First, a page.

Knee-jerk decisions during market volatility could hamper investors from achieving their goals.
Around 64% of Hong Kong investors said that they failed to achieve their investment objectives in the past five years, higher than their Asian (54%) and global (51%) peers, a study by global investment manager Schroders revealed.
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The study found that Hong Kong investors expect an average annual return of 9.6% over the next five years, lower than their Asian (11.5%) and global (10.7%) counterparts. Although they have more realistic expectations, their anticipated returns still exceed the 6.7% five-year annualised returns generated by global stocks as measured by the MSCI World Index, implying over-optimism.
Currently, the average investment horizon amongst Hong Kong investors is just over two years, significantly less than the five-year investment horizon that most investment advisors and professionals suggest.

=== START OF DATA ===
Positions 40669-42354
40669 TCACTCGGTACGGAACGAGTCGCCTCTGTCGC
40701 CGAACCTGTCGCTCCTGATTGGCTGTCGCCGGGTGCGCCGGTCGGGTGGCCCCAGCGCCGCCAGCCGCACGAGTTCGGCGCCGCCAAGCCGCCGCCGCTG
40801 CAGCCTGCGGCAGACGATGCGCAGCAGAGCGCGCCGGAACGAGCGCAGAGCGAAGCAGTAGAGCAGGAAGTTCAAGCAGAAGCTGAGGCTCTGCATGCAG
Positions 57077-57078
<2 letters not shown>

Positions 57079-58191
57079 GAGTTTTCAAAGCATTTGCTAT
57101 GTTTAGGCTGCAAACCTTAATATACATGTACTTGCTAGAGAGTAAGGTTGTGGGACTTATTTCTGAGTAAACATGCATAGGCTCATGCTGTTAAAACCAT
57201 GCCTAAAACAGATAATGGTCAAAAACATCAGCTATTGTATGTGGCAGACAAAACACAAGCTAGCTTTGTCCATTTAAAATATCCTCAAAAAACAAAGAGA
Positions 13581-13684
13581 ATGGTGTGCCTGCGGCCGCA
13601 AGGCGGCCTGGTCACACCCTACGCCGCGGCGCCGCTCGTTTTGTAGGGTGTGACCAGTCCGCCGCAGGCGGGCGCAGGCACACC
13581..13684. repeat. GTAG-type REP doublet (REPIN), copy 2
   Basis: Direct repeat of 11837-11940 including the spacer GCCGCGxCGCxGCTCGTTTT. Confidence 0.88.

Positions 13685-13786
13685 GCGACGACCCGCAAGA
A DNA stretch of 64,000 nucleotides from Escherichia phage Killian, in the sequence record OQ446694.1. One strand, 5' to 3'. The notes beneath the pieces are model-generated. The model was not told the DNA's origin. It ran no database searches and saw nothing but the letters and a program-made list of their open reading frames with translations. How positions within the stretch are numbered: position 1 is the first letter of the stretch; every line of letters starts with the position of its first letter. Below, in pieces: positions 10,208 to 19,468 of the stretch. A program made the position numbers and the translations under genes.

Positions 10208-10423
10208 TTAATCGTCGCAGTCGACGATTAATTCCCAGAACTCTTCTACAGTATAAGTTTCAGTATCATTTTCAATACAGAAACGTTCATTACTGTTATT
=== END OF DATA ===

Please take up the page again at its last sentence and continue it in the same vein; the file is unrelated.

The survey also found that on average, investors check their transactions 35 times a year or three times a month. However, Schroders noted that their short-term and knee-jerk reactions in times of market volatility could hamper them from achieving their investment objectives.
Almost 8 in 10 Hong Kong investors (79%) made changes to their portfolio risk profile when the MSCI World index of global equities fell sharply in the first quarter of 2018, with 32% taking more risks whilst 69% moved into lower risk investments or cash. These actions reportedly suggests that the investors may be attempting to time the market–an act that is notoriously difficult if not impossible, according to Schroders.